Sussmann et al v. Financial Guards, LLC et al, No. 2:2015cv02373 - Document 183 (E.D. La. 2017)

Court Description: ORDER AND REASONS denying 134 Motion to Dismiss; granting in part 146 Motion for Reconsideration; granting in part 159 Motion to Vacate Judgment. The Court's prior order granting summary judgment on Plaintiffs' claims under the CFAA and LUTPA regarding Defendants access of Plaintiffs' telephone and email systems is REVERSED, those claims are REINSTATED, and shall be decided at trial. Any judgment issued with regards to those claims is VACATED. Signed by Judge Jane Triche Milazzo. (ecm)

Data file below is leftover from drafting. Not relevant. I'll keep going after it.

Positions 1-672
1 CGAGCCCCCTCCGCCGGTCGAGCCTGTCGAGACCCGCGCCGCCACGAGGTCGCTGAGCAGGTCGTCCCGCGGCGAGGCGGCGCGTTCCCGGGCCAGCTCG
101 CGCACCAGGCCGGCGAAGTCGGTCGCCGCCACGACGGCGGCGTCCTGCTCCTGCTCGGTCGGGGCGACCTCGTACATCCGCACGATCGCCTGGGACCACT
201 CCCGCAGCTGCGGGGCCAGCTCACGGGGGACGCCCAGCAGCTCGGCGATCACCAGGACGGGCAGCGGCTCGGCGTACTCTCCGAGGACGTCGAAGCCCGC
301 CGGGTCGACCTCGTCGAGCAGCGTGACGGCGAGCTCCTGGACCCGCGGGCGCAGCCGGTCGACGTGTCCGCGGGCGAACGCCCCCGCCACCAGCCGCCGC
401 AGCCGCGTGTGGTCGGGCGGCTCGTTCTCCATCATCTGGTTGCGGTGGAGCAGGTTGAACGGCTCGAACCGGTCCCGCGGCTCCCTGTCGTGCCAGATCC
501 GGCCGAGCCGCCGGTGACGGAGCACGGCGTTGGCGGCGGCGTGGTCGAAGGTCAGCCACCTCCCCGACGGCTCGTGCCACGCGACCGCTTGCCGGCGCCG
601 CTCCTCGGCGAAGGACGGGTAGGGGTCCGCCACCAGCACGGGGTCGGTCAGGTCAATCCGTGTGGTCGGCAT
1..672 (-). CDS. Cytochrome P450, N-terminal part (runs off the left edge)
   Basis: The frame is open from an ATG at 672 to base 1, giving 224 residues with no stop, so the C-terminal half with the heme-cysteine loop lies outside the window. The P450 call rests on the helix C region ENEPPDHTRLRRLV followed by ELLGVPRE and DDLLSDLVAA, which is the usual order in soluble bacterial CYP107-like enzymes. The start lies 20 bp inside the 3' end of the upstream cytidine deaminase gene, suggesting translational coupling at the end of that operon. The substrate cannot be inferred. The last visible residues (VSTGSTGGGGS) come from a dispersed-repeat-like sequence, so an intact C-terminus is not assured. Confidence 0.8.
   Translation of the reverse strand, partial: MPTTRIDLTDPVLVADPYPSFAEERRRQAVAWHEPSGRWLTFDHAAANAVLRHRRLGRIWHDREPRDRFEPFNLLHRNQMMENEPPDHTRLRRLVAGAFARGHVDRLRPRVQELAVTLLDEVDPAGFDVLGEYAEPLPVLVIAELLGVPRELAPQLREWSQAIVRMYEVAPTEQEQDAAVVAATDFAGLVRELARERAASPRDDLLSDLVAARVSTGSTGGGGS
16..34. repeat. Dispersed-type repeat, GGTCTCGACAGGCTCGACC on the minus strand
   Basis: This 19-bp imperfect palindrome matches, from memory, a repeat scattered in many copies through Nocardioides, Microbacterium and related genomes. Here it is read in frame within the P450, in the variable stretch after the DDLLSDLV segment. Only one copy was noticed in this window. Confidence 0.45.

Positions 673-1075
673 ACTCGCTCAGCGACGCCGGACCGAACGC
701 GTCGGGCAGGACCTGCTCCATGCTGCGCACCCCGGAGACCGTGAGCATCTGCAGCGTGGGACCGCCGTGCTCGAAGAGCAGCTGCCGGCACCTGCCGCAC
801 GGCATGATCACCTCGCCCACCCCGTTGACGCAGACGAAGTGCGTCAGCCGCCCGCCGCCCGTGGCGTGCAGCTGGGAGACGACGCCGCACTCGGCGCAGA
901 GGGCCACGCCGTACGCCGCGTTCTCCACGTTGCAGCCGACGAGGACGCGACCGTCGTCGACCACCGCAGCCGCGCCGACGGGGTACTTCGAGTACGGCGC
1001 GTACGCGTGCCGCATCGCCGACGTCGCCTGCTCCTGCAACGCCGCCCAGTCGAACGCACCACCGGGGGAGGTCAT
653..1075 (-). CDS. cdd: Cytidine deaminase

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Sussmann et al v. Financial Guards, LLC et al Doc. 183 UNITED STATES DISTRICT COURT EASTERN DISTRICT OF LOUISIANA EDDIE SUSSMANN, SR. ET AL. CIVIL ACTION VERSUS NO: 15-2373 FINANCIAL GUARDS, LLC ET AL. SECTION: “H”(4) ORDER AND REASONS Before the Court is Defendant Daniel Dragan’s Motion to Dismiss pursuant to the Clean Hands Doctrine (Doc. 134), Motion for Reconsideration of this Court’s Summary Judgment Order (Doc. 146), and Motion to Vacate Judgment (Doc. 159). For the following reasons, the Motion to Dismiss is DENIED, and the Motions for Reconsideration and to Vacate Judgment are GRANTED IN PART. BACKGROUND Plaintiffs Eddie Sussmann, Sr. and Leading Edge Financial Services, LLC (“Leading Edge”) bring this action against former employee Daniel Dragan (“Dragan”) and his company, Financial Guards, LLC (“Financial Guards”). In their Complaint, Plaintiffs allege that Dragan worked as an 1 independent contractor managing IT and marketing for Leading Edge for many years before he was terminated on May 15, 2015. They allege that shortly after his termination, Dragan formed Defendant Financial Guards. Plaintiffs allege that Defendants then converted Plaintiffs’ assets and confidential information and refused to return them. Plaintiffs allege that Defendants accessed and manipulated Plaintiffs’ websites, email, and telephone system with the intention of confusing customers of Leading Edge and attracting customers to Financial Guards. Plaintiffs bring claims for damages and injunctive relief against Defendants under the Computer Fraud and Abuse Act (CFAA), the Lanham Act, the Louisiana Uniform Trade Secrets Act (LUTSA), Louisiana Unfair Trade Practices Act (LUPTA), and for state law conversion. After Defendant Financial Guards failed to make an appearance in this matter, this Court entered a default judgment against it on each of Plaintiffs’ claims. 1 The default judgment enjoined Financial Guards from utilizing Plaintiff’s confidential information or displaying the infringing content and ordered it to return or destroy any and all information belonging to Plaintiffs. Having obtained a default against Financial Guards, Plaintiffs then moved for summary judgment against Dragan. The Court found that Plaintiffs were entitled to judgment on their claims against Defendant Dragan for violation of the CFAA, LUTSA, LUTPA, and state law conversion. 2 The Court thereafter entered injunctive relief on those claims. 3 Only Plaintiffs’ claim for Doc. 34. Doc. 127. 3 Doc. 157. 1 2 2 trade dress infringement, as well as damages on its claims against Dragan and Financial Guards, are left for trial. In addition, Dragan’s counterclaims against Plaintiffs for unpaid wages and other costs also remain to be tried. Defendant Dragan now moves to dismiss Plaintiffs’ claims based on the unclean hands doctrine. In addition, Defendant asks this Court to reconsider its grant of summary judgment and vacate its prior judgment. LEGAL STANDARD I. Motion to Dismiss To survive a Rule 12(b)(6) motion to dismiss, a plaintiff must plead enough facts “to state a claim for relief that is plausible on its face.” 4 A claim is “plausible on its face” when the pleaded facts allow the court to “draw reasonable inference that the defendant is liable for the misconduct alleged.” 5 A court must accept the complaint’s factual allegations as true and must “draw all reasonable inferences in the plaintiff’s favor.” 6 The court need not, however, accept as true legal conclusions couched as factual allegations. 7 To be legally sufficient, a complaint must establish more than a “sheer possibility” that the plaintiff’s claims are true. 8 If it is apparent from the face of the complaint that an insurmountable bar to relief exists and the plaintiff is not entitled to relief, the court must dismiss the claim. 9 The court’s review is limited to the Ashcroft v. Iqbal, 556 U.S. 662 (2009) (quoting Bell Atl. Corp. v. Twombly, 550 U.S. 544, 547 (2007)). 5 Id. 6 Lormand v. U.S. Unwired, Inc., 565 F.3d 228, 232 (5th Cir. 2009). 7 Iqbal, 556 U.S. at 678. 8 Id. 9 Lormand, 565 F.3d at 255–57. 3 4 complaint and any documents attached to the motion to dismiss that are central to the claim and referenced by the complaint. 10 II. Motion for Reconsideration A Motion for Reconsideration of an interlocutory order is governed by Federal Rule of Civil Procedure 54(b), which states that: “[A]ny order or other decision, however designated, that adjudicates fewer than all the claims or the rights and liabilities of fewer than all the parties does not end the action as to any of the claims or parties and may be revised at any time before the entry of a judgment adjudicating all the claims and all the parties’ rights and liabilities.” “Under Rule 54(b), ‘the trial court is free to reconsider and reverse its decision for any reason it deems sufficient, even in the absence of new evidence or an intervening change in or clarification of the substantive law.’” 11 “‘[T]he power to reconsider or modify interlocutory rulings is committed to the discretion of the district court, and that discretion is not cabined by the heightened standards for reconsideration’ governing final orders.’” 12 LAW AND ANALYSIS A. Defendant’s Motion to Dismiss Defendant Dragan moves for dismissal of Plaintiffs’ remaining claims pursuant to the unclean hands doctrine. Specifically, Defendant contends that Sussmann has made false statements to this Court and “constantly lied in his Collins v. Morgan Stanley Dean Witter, 224 F.3d 496, 498 (5th Cir. 2000). Austin v. Kroger Tex., L.P., No. 16-10502, 2017 WL 1379453, at *9 (5th Cir. 2017) (quoting Lavespere v. Niagara Mach. & Tool Works, Inc., 910 F.2d 167, 185 (5th Cir. 1990)). 12 Id. (quoting Saint Annes Dev. Co. v. Trabich, 443 Fed. App’x. 829, 831–32 (4th Cir. 2011). 4 10 11 declarations” used to support prior motions. In making this argument, Defendant identifies statements made by Sussmann that he believes to be false. At the outset, the Court notes that Defendant’s Motion is procedurally improper. Defendant’s Motion was filed after the deadline for non-evidentiary motions established by this Court, and at 69 pages plus a 22-page supplement, it far exceeds the 25-page limit established by local rules. In addition, none of the documents identified by Defendant have been properly submitted as competent, authenticated evidence. Ignoring these procedural defects in light of Defendant’s pro se status, however, Defendant still fails to establish grounds for dismissal of Plaintiffs’ remaining claim. In his Motion, Defendant argues that Sussmann has made false and misleading statements in his prior motions regarding every claim he asserts against Defendant. This Court has previously ruled on all such claims, save Plaintiff’s trade dress infringement claim, and entertained Defendant’s oppositions thereto. Accordingly, it need only address Defendant’s arguments for dismissal of Plaintiff’s remaining claim for trade dress infringement. In Plaintiffs’ trade dress infringement claim, they argue that Defendant willfully copied the visual appearance of their websites, including the color, layout, and design elements. Defendant asserts that this is false. He contends that his website was created long before his employment with Plaintiff ended and that it does not and never has copied the look and feel of any of Plaintiffs’ websites. Essentially then, Defendant disputes the facts as they have been plead by Plaintiffs. Such an argument is inappropriate in a motion to dismiss. It is well-settled that in 5 deciding a motion to dismiss the court must accept the factual allegations of the plaintiff’s complaint as true. 13 The court’s review is limited to the complaint and any documents attached to the motion to dismiss that are central to the claim and referenced by the complaint. 14 Accordingly, Plaintiffs’ have adequately plead a trade dress infringement claim and any dispute of fact shall be resolved at the trial of that issue. B. Motions to Reconsider Defendant next asks this Court to reconsider both its Order and Reasons and its Judgment, granting Plaintiff injunctive relief on its claims under the CFAA, LUTPA, LUTSA, and for state law conversion. Plaintiffs complain that Defendant’s Motions fail to identify an intervening change in law, the availability of new evidence, or a manifest injustice. The Fifth Circuit has, however, expressly stated that reconsideration of an interlocutory judgment such as the one at issue here does not require such an exacting standard. 15 In reconsidering an interlocutory judgment, “the trial court is free to reconsider and reverse its decision for any reason it deems sufficient, even in the absence of new evidence or an intervening change in or clarification of the substantive law.” 16 Here, Defendant states that he believed that an order would not issue on Plaintiffs’ summary judgment until he obtained access to file electronically and Lormand, 565 F.3d at 232. Collins, 224 F.3d at 498. 15 Austin, 864 F.3d at 336. 16 Id. 13 14 6 submitted additional proof in support of his opposition. 17 In light of this misunderstanding and Defendant’s pro se status, this Court will reconsider its summary judgment holdings on each of Plaintiffs’ claims in light of the additional information and argument submitted by Defendant in his Motion for Reconsideration and Motion to Vacate Judgment. A. CFAA This Court previously held that Plaintiffs had carried their burden of showing that Defendant had violated the CFAA by (1) accessing Plaintiffs’ computer network, internet, email, and telephone systems subsequent to his termination, (2) without authorization from Plaintiffs, and (3) for the purpose of stealing Plaintiffs’ confidential information for his own personal gain. In his declaration, Plaintiff Sussmann stated that when Dragan returned his Leading Edge computers after his termination, they had been wiped and two were restored with outdated data. Sussmann claims that Dragan then refused to return Leading Edge’s client lists and customer contact information. Data recovery software was unable to retrieve any of the missing information. In addition, Sussmann stated that Dragan accessed Leading Edge’s internet-based telephone system after his termination and redirected incoming calls to Financial Guards. Sussmann’s technical consultant, Sheila Keller, confirmed in a declaration that Dragan had accessed Leading Edge’s telephone system after he was terminated. Sussmann also states that Dragan accessed Leading Edge’s email marketing service after his termination and used it to email Leading Edge’s 17 Doc. 156. 7 customers with promotional materials directing them to contact Dragan. Plaintiffs attached a copy of the email, which advertised Leading Edge’s insurance products but included contact information and website links to Financial Guards. Keller confirmed that Dragan had accessed Leading Edge’s email marketing service using its credentials after his termination. Keller further testified that a forensic analysis of Leading Edge’s websites revealed that after Dragan was terminated he manipulated certain hyperlinks to redirect to his own website Dragan now submits the following evidence in opposition to these claims. First, he relies on a perceived inconsistency between the declarations of David Hurley, who was hired by Plaintiffs to recover data from Defendant’s computers, and a letter sent by Hurley to Sussmann. Both Hurley’s declaration and letter, however, support a finding that Defendant’s computers did not contain Plaintiffs’ current information when they were returned to them. Indeed, both the declaration and letter state that at least one of Defendant’s computers had been wiped and replaced with old data. Defendant does not submit any competent evidence to refute this point or support his version of events. Second, Dragan submits the subpoenaed call log records from Plaintiffs’ internet-based phone system, which he alleges show that no calls were forwarded to any of his numbers after April 15, 2015. Plaintiffs do not rebut this piece of evidence, and this Court finds that it creates a material issue of fact as to whether Defendant accessed Plaintiffs’ internet-based telephone system after his termination and redirected incoming calls to himself as alleged. 8 Defendant reasserts his argument that he was not terminated on May 15, but rather, resigned on May 19. This time, however, he has submitted an affidavit attesting to such. The date of Defendant’s separation from Leading Edge is relevant in light of the fact that Defendant is alleged to have accessed Leading Edge’s email marketing service on May 18 and used it to email Leading Edge’s customers with promotional materials directing them to contact Dragan. Defendant’s affidavit contends that he was directed to send this email by Sussmann prior to his resignation. He contends that Sussmann instructed him to send the email to begin recruiting agents for his own team, which would operate under the umbrella of Leading Edge. This Court agrees that based on Defendant’s affidavit, as well as several emails between Dragan and Sussmann in the record, there is an issue of fact regarding the date of Defendants’ separation from the company and whether his access of Leading Edge’s email service was unauthorized. Accordingly, this Court’s order granting Plaintiffs’ CFAA claim regarding Defendant’s destruction and retention of the data on Plaintffs’ computers stands. However, the Court reverses its rulings regarding Plaintiffs’ claims under the CFAA regarding Defendant’s access to Plaintiffs’ telephone and email systems. There are material issues of fact as to these claims, and they shall remain for trial. B. LUTPA This Court next granted Plaintiffs’ LUTPA claims, holding that Defendant’s acts in using Plaintiffs’ email service to send an email to Plaintiffs’ customers directing them to call Defendant, redirecting Plaintiffs’ website to Defendant’s website, and manipulating Plaintiffs’ telephone system all 9 constitute unfair or deceptive trade practices. For the reasons discussed above, this Court reverses its holding in regards to Plaintiffs’ claims that Defendant accessed its email and telephone service to mislead Plaintiffs’ clients. As to Defendant’s manipulation of certain hyperlinks on Plaintiffs’ website, Keller attested that her analysis revealed that Defendant manipulated certain links on Plaintiffs’ websites to redirect to Defendant’s website, including the “term shopper” tool, after his termination. While Defendant’s motion provides his own side of the story, he does not provide any evidence to support such. Accordingly, Defendant has not created a material issue of fact regarding this claim. The judgment entered on Plaintiffs’ LUTPA claim regarding the manipulation of their website hyperlinks remains. C. LUTSA This Court next granted Plaintiffs claim that Defendant converted for his benefit their proprietary information, such as: (1) client names, (2) financial information, (3) compensation plans, and (4) customer contacts. The Court based this holding on Sussmann’s testimony that part of the Independent Contractor Agreement between Leading Edge and Dragan required Dragan to protect Leading Edge’s confidential information, intellectual property, and trade secrets. Defendant has not submitted any additional evidence calling into question this holding, and it therefore stands. D. Conversion Finally, this Court held that Defendant had converted Plaintiffs’ confidential information, including customer lists and contact information. Defendant again fails to submit any compelling evidence or argument in opposition to this claim, save those arguments regarding the statements of 10 David Hurley, which were rejected above. Accordingly, the Court’s grant of summary judgment on this claim stands. CONCLUSION For the foregoing reasons, Defendant’s Motion to Dismiss is DENIED. Defendant’s Motion for Reconsideration and Motion to Vacate Judgment are GRANTED IN PART. The Court’s prior order granting summary judgment on Plaintiffs’ claims under the CFAA and LUTPA regarding Defendant’s access of Plaintiffs’ telephone and email systems is REVERSED, those claims are REINSTATED, and shall be decided at trial. Any judgment issued with regards to those claims is VACATED. New Orleans, Louisiana this 7th day of December, 2017. ____________________________________ JANE TRICHE MILAZZO UNITED STATES DISTRICT JUDGE 11